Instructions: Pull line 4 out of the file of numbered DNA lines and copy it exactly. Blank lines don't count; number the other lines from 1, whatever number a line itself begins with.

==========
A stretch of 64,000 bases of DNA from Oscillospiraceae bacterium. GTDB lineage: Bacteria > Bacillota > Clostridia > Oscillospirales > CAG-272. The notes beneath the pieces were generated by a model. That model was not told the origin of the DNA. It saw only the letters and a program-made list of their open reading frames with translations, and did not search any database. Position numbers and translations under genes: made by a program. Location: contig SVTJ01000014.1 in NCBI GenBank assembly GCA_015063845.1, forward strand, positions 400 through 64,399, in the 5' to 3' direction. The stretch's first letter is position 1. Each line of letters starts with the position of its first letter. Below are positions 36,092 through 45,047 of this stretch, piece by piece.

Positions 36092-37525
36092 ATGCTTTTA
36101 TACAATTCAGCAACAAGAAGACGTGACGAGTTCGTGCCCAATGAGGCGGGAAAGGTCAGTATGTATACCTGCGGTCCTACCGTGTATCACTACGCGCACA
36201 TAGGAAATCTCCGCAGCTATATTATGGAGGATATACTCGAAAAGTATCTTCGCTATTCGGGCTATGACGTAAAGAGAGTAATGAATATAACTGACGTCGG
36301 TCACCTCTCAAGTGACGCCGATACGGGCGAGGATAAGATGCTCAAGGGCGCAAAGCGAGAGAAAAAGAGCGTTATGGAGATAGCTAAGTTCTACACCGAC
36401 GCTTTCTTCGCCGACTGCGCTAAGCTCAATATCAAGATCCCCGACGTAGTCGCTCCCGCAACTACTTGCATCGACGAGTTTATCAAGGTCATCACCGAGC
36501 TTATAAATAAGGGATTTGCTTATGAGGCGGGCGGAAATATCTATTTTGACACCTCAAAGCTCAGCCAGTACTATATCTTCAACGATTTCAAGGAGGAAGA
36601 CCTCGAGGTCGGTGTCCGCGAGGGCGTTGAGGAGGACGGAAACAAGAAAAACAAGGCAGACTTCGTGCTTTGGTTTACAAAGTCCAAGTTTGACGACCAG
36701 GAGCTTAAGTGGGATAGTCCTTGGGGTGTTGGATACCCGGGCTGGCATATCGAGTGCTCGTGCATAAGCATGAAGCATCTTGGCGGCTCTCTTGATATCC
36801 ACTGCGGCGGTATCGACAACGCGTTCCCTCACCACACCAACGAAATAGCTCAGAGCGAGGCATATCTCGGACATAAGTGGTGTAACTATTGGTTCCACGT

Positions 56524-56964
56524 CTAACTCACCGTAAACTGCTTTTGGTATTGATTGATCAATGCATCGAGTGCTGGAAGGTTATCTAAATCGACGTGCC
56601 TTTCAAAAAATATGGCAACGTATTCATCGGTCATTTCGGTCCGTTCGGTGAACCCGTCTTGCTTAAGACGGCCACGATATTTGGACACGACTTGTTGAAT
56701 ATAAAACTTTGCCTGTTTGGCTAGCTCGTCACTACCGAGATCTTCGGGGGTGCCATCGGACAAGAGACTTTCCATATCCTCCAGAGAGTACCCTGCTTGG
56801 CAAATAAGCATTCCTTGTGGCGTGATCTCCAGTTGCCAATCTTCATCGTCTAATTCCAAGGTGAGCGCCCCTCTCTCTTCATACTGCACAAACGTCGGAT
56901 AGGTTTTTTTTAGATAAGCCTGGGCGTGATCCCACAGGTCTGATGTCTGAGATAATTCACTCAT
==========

36101 TACAATTCAGCAACAAGAAGACGTGACGAGTTCGTGCCCAATGAGGCGGGAAAGGTCAGTATGTATACCTGCGGTCCTACCGTGTATCACTACGCGCACA